Preschool attendance and developmental outcomes at age five in Indigenous and non-Indigenous children: a population-based cohort study of 100 357 Australian children.
AuthorFalster, K; Hanly, M; Edwards, B; Banks, E; Lynch, JW; Eades, S; Nickel, N; Goldfeld, S; Biddle, N
Source TitleJournal of Epidemiology and Community Health
Document TypeJournal Article
CitationsFalster, K., Hanly, M., Edwards, B., Banks, E., Lynch, J. W., Eades, S., Nickel, N., Goldfeld, S. & Biddle, N. (2020). Preschool attendance and developmental outcomes at age five in Indigenous and non-Indigenous children: a population-based cohort study of 100 357 Australian children.. J Epidemiol Community Health, https://doi.org/10.1136/jech-2020-214672.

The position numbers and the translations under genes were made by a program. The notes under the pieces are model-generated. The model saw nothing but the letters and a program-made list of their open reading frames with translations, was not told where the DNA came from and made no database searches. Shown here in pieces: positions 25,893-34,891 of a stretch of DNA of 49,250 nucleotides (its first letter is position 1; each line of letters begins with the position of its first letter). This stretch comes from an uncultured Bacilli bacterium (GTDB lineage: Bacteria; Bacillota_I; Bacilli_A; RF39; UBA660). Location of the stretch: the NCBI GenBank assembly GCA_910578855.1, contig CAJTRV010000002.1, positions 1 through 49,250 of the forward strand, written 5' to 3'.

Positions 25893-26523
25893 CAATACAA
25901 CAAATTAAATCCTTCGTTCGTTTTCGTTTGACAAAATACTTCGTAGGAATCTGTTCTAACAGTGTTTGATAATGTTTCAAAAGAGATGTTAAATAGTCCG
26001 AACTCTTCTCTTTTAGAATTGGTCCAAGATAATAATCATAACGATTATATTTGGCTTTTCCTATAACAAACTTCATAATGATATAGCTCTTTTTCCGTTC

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BACKGROUND: Policies to increase Australian Indigenous children's participation in preschool aim to reduce developmental inequities between Indigenous and non-Indigenous children. This study aims to understand the benefits of preschool participation by quantifying the association between preschool participation in the year before school and developmental outcomes at age five in Indigenous and non-Indigenous children. METHODS: We used data from perinatal, hospital, birth registration and school enrolment records, and the Australian Early Development Census (AEDC), for 7384 Indigenous and 95 104 non-Indigenous children who started school in New South Wales, Australia in 2009/2012. Preschool in the year before school was recorded in the AEDC. The outcome was developmental vulnerability on ≥1 of five AEDC domains, including physical health, emotional maturity, social competence, language/cognitive skills and communication skills/general knowledge. RESULTS: 5051 (71%) Indigenous and 68 998 (74%) non-Indigenous children attended preschool. Among Indigenous children, 33% of preschool attenders and 44% of the home-based care group were vulnerable on ≥1 domains, compared with 17% of preschool attenders and 33% in the home-based care group among non-Indigenous children. In the whole population model, the adjusted risk difference for developmental vulnerability among preschool attenders was -7.9 percentage points (95% CI, -9.8 to -6.1) in non-Indigenous children and -2.8 percentage points (95% CI -4.8 to -0.7) in Indigenous children, compared with Indigenous children in home-based care. CONCLUSIONS: Our findings suggest a likely beneficial effect of preschool participation on developmental outcomes, although the magnitude of the benefit was less among Indigenous compared with non-Indigenous children.
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